My dog Rosie and I started our walks around Hathaway Pond this week. We are banned from May 15th through September 15th. Well, I’m not, but I get bored quickly if I walk alone. She will be ten on New Year’s Day so she’s hobbling a bit and getting white around her black muzzle. We both have bad knees and can’t move as fast as we once did.
I got Rosie just about three weeks after Spence died. I admit I felt a little funny about it, like people might think I was trying to replace my son with a dog. But it was Jake’s idea. My youngest son, he was just nine then and he suddenly announced that he wanted a guard dog. He had been acting fearful, especially at night, asking my husband and me to lock all the windows and secure the house. I thought that he may have overheard some of the violent details of Spencer’s death, how the door was broken down and it made me sad for him so I felt a guard dog was reasonable. Jake told me only recently that it wasn’t the home invasion that spooked him. It was watching scary movies at a neighbor’s house.
The paper was advertising lab-mix puppies and I found Rosie in a basement, one of four left in a large box. She was sleeping in the corner, oblivious to the puppy ruckus around her. I picked her up and held her to me and I swear this is true… she put her arms around my neck and hugged me.
I brought our new guard dog proudly into Jake’s third grade class room and he graciously allowed every child in the class to maul his new dog that was smaller than our cat, as Rosie tried her best to sleep through it all. I could tell even then he was a bit skeptical about her guarding capabilities but I assured him she would get real big.
In those early days when the pain was so heavy, waking up was the hardest part of the day. Sleep was dark and haunting, and I would awaken to the worst night mare ever. I could hear Rosie getting restless in her crate and I would dress quickly and run out of the house with her. We would walk and walk until we reached water and I would cry and talk to God or just cry to God while Rosie splashed and chased frogs and cormorants. In blizzards, in soaking rain, in blasting heat we would not miss a morning together. I would often pass an older gentleman walking also and he nicknamed me “Miss Faithful” because we were out in every kind of weather. Now I wonder if he was walking off a loss too.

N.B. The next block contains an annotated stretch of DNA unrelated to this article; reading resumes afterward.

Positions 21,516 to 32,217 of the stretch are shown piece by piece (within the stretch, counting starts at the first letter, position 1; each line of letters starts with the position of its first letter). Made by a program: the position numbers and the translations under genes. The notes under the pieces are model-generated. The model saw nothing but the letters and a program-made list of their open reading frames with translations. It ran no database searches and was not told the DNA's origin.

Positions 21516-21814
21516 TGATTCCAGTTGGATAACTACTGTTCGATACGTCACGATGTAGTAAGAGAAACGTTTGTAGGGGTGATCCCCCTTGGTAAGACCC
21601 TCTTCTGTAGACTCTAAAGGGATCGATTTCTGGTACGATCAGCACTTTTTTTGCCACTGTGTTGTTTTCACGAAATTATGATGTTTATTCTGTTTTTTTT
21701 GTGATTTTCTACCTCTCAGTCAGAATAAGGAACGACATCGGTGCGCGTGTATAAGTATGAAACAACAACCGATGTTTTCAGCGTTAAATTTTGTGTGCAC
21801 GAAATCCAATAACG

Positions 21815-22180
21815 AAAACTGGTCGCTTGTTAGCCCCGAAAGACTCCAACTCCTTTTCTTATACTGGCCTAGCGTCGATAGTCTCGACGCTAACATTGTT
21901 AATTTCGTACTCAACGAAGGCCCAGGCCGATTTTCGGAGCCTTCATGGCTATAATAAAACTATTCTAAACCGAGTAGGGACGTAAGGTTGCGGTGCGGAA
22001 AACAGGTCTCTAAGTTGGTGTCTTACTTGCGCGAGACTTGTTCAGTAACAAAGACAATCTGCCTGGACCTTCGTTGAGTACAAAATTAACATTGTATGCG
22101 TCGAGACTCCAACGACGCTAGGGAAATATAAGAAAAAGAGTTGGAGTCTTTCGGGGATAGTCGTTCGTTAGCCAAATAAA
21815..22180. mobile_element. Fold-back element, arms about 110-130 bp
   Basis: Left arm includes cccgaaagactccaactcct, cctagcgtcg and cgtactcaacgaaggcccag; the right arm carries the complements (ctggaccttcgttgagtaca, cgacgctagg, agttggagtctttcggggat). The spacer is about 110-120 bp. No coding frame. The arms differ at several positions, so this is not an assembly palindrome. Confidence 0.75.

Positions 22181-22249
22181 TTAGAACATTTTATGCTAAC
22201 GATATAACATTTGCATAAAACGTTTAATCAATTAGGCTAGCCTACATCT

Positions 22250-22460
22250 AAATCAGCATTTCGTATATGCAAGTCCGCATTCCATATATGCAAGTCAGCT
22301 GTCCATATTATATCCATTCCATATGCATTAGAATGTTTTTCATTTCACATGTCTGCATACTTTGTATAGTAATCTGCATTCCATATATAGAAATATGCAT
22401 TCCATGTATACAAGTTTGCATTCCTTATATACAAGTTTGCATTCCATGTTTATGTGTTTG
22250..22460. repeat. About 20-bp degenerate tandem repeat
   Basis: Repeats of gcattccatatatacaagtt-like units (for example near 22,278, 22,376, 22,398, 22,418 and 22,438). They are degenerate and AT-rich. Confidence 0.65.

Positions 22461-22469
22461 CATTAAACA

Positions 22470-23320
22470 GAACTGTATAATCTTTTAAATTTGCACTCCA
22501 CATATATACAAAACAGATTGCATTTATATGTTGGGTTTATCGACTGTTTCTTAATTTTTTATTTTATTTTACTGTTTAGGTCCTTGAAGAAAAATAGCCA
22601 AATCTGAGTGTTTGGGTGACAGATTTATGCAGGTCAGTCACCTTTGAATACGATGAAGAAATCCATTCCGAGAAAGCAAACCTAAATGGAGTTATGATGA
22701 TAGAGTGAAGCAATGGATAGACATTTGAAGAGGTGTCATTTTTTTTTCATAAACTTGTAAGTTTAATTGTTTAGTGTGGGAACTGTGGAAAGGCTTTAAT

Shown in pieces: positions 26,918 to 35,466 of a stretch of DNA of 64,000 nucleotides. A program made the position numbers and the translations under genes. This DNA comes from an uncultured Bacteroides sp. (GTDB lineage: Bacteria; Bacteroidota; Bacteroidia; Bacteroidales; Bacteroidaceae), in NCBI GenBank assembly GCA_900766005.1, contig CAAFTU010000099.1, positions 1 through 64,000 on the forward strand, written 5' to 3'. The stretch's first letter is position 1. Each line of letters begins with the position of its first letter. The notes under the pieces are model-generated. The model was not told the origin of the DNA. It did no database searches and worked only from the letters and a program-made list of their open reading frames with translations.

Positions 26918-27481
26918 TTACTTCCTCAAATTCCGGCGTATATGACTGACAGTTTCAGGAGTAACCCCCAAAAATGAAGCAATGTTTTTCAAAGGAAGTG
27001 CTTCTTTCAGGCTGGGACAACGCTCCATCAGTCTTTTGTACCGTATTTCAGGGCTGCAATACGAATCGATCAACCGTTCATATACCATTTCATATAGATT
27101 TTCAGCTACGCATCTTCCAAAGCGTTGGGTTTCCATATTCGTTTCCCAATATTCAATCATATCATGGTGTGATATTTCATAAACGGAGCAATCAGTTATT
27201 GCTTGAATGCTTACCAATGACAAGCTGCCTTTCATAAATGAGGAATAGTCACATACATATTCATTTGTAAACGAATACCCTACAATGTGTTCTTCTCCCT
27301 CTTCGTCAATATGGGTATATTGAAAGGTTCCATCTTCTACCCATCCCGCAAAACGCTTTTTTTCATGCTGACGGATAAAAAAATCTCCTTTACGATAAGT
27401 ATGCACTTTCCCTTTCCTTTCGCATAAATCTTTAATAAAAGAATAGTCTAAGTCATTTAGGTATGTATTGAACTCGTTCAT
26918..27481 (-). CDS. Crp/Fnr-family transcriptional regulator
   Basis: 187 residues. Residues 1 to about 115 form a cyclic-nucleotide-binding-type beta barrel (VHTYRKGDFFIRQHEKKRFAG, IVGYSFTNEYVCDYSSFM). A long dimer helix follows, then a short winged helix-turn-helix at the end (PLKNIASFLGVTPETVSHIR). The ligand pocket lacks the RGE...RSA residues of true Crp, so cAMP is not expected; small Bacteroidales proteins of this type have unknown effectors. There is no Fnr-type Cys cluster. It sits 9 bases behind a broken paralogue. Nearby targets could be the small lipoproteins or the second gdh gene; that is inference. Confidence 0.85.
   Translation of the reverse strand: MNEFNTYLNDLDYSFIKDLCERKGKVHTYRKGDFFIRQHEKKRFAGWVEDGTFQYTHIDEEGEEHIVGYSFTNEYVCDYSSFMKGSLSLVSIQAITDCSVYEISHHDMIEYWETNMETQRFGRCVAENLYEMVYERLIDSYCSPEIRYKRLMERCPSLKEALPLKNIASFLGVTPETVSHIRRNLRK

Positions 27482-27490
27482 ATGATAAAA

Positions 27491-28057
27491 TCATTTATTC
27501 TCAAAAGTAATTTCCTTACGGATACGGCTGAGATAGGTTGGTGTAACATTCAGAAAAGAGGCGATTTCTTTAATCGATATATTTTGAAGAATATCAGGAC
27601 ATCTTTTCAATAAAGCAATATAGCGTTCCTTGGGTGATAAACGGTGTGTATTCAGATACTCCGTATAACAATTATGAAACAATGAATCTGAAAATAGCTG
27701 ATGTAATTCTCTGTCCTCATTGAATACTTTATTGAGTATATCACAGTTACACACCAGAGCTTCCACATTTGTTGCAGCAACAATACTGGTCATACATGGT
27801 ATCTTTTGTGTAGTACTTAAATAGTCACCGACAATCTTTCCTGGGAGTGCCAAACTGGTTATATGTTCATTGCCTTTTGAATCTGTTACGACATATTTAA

Rosie got big but she never became a guard dog. She is so good natured she looks like she’s going to bust out laughing when she sees a stranger. Even the UPS man plays with her. And she will not fight if another dog attacks. She just lies down and looks at me like I’m the guard dog.
Theoretically I’ll outlive her which just makes me sad thinking about it. Someone told me once that the name “Rose” means “divine love” and then it all made sense. Rosie was not a guard dog; she was a Rescue Dog, sent just for me, to rescue me from the insurmountable pain of facing each new day without my son. She got me up, out the door and led me to a place where I could meet with my Father, who still is always there, patient and full of mercy. And she is still pretty funny to watch. Thank you, Lord, for Rosie. And thank you Rosie. You are Miss Faithful too.